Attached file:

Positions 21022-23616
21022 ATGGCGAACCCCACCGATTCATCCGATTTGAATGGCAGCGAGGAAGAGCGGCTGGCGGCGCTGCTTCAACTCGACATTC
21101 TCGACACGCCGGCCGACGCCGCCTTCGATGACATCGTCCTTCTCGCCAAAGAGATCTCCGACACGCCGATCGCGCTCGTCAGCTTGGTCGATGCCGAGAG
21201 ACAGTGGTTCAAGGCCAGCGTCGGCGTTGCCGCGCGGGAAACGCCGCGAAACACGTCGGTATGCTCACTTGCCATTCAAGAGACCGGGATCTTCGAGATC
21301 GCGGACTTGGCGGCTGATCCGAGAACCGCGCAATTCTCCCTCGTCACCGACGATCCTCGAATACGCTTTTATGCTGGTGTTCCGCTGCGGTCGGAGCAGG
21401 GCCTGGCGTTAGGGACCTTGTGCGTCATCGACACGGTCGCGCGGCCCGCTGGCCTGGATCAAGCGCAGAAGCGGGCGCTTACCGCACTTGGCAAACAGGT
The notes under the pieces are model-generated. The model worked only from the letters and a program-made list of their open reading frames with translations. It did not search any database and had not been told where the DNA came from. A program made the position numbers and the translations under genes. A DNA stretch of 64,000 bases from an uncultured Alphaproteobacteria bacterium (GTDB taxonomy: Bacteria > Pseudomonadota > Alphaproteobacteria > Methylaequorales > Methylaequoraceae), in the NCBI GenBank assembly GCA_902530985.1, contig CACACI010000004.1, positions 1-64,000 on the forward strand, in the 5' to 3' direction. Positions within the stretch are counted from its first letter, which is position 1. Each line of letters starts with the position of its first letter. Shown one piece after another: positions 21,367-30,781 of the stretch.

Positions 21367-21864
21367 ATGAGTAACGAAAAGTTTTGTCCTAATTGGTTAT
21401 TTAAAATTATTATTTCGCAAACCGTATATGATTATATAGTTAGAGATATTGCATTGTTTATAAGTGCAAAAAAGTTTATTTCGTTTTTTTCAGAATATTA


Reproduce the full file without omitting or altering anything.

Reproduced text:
Positions 21022-23616
21022 ATGGCGAACCCCACCGATTCATCCGATTTGAATGGCAGCGAGGAAGAGCGGCTGGCGGCGCTGCTTCAACTCGACATTC
21101 TCGACACGCCGGCCGACGCCGCCTTCGATGACATCGTCCTTCTCGCCAAAGAGATCTCCGACACGCCGATCGCGCTCGTCAGCTTGGTCGATGCCGAGAG
21201 ACAGTGGTTCAAGGCCAGCGTCGGCGTTGCCGCGCGGGAAACGCCGCGAAACACGTCGGTATGCTCACTTGCCATTCAAGAGACCGGGATCTTCGAGATC
21301 GCGGACTTGGCGGCTGATCCGAGAACCGCGCAATTCTCCCTCGTCACCGACGATCCTCGAATACGCTTTTATGCTGGTGTTCCGCTGCGGTCGGAGCAGG
21401 GCCTGGCGTTAGGGACCTTGTGCGTCATCGACACGGTCGCGCGGCCCGCTGGCCTGGATCAAGCGCAGAAGCGGGCGCTTACCGCACTTGGCAAACAGGT
The notes under the pieces are model-generated. The model worked only from the letters and a program-made list of their open reading frames with translations. It did not search any database and had not been told where the DNA came from. A program made the position numbers and the translations under genes. A DNA stretch of 64,000 bases from an uncultured Alphaproteobacteria bacterium (GTDB taxonomy: Bacteria > Pseudomonadota > Alphaproteobacteria > Methylaequorales > Methylaequoraceae), in the NCBI GenBank assembly GCA_902530985.1, contig CACACI010000004.1, positions 1-64,000 on the forward strand, in the 5' to 3' direction. Positions within the stretch are counted from its first letter, which is position 1. Each line of letters starts with the position of its first letter. Shown one piece after another: positions 21,367-30,781 of the stretch.

Positions 21367-21864
21367 ATGAGTAACGAAAAGTTTTGTCCTAATTGGTTAT
21401 TTAAAATTATTATTTCGCAAACCGTATATGATTATATAGTTAGAGATATTGCATTGTTTATAAGTGCAAAAAAGTTTATTTCGTTTTTTTCAGAATATTA